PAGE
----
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Drug combination boosts T-cell leukemia treatment

A targeted drug makes T-cell acute lymphoblastic leukemia (T-ALL) more sensitive to steroid treatment, according to research by Jordy van der Zwet, who is defending his PhD thesis today. Van der Zwet: ‘In the future, I hope that this research will lead to a more personalized, more effective treatment for children with (recurrent) T-ALL.’

In one in five children with T-ALL, a type of leukemia, the cancer comes back after treatment: a recurrence. Chemotherapy often no longer works for these children, and their outcome is poor. New treatments are urgently needed to prevent a recurrence.

Some new therapies for T-ALL seem to work better when given with other drugs, for example with steroids such as prednisolone. Jordy van der Zwet, a PhD student in the Meijerink group at the Princess Máxima Center, looked at ways to maintain or increase the sensitivity to steroids in T-ALL.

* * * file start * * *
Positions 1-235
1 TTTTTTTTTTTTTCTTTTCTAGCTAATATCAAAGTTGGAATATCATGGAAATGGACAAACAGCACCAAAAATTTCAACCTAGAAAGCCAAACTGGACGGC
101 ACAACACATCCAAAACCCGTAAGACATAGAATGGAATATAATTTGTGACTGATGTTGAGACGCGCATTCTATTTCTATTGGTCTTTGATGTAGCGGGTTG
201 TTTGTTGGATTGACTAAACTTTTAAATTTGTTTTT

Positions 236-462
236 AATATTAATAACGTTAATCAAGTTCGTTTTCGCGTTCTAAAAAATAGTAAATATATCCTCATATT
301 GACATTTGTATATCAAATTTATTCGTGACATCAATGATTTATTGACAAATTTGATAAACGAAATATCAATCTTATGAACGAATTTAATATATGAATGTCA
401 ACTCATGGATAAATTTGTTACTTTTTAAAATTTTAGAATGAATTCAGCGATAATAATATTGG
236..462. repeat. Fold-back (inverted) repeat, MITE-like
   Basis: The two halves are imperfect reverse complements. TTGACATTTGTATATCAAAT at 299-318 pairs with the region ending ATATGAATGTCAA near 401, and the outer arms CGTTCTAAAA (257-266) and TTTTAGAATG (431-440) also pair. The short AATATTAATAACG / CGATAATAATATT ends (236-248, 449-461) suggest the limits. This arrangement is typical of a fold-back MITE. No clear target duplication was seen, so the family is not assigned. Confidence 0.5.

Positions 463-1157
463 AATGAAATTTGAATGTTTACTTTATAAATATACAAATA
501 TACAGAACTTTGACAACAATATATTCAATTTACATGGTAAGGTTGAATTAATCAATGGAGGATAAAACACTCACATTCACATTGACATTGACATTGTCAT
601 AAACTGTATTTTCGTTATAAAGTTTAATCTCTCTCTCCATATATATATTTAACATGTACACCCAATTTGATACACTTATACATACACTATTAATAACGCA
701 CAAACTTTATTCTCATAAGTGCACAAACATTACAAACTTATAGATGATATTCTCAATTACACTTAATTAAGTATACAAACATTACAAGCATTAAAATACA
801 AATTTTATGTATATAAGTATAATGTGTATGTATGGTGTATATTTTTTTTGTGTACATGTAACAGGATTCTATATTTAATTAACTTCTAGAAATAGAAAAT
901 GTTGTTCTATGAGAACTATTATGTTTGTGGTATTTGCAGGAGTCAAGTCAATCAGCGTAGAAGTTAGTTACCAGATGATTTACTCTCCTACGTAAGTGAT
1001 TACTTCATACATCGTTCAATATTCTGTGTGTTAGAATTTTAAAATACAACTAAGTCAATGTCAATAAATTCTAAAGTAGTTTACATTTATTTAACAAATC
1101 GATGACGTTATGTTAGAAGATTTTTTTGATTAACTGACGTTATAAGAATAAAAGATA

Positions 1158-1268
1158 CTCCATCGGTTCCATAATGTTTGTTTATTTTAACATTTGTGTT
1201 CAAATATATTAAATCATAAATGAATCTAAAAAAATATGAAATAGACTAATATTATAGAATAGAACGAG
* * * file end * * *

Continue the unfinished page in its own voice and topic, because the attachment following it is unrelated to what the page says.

Chain reaction

Van der Zwet: ‘In my research I studied T-ALL leukemia cells in the lab, looking at chain reactions of molecules that determine the behavior of these cells. For example, cancer cells can switch on signals that promote their growth, or that make them insensitive to chemotherapy. I discovered that one such chain reaction, MAPK-ERK, is crucial in steroid insensitivity in T-ALL.’

He saw that the MAPK-ERK chain reaction switches off a protein called BIM. This protein normally instructs a cell to die. But in T-ALL with an active MAPK-ERK chain reaction, they survive and become insensitive to steroids.

Targeted drug

Jordy van der Zwet: ‘We saw that a targeted drug, selumetinib, repaired the function of the BIM protein, causing the T-ALL cells to die. This effect was even stronger in leukemia cells treated with both selumetinib and a steroid such as predinisolone.’ Selumetinib blocks the MAPK-ERK chain reaction, so that the BIM protein signal stays switched on.

Personalized treatment

‘We now know which targeted drugs hold the most promise to improve treatment for children with T-ALL,’ says Van der Zwet. ‘We also have a better idea which children are eligible for clinical studies of targeted drugs in combination with steroids. The research is still at an early stage, but I hope it will lead to a more personalized, more effective treatment for children with (recurrent) T-ALL in the future.’

Jordy van der Zwet will defend his thesis, entitled ‘Aberrant IL7R signaling: the paths towards steroid resistance in pediatric T-cell acute lymphoblastic leukemia’, today (April 4) in the Utrecht University Academy Building. His promotor is Rob Pieters and his co-promotor is Jules Meijerink.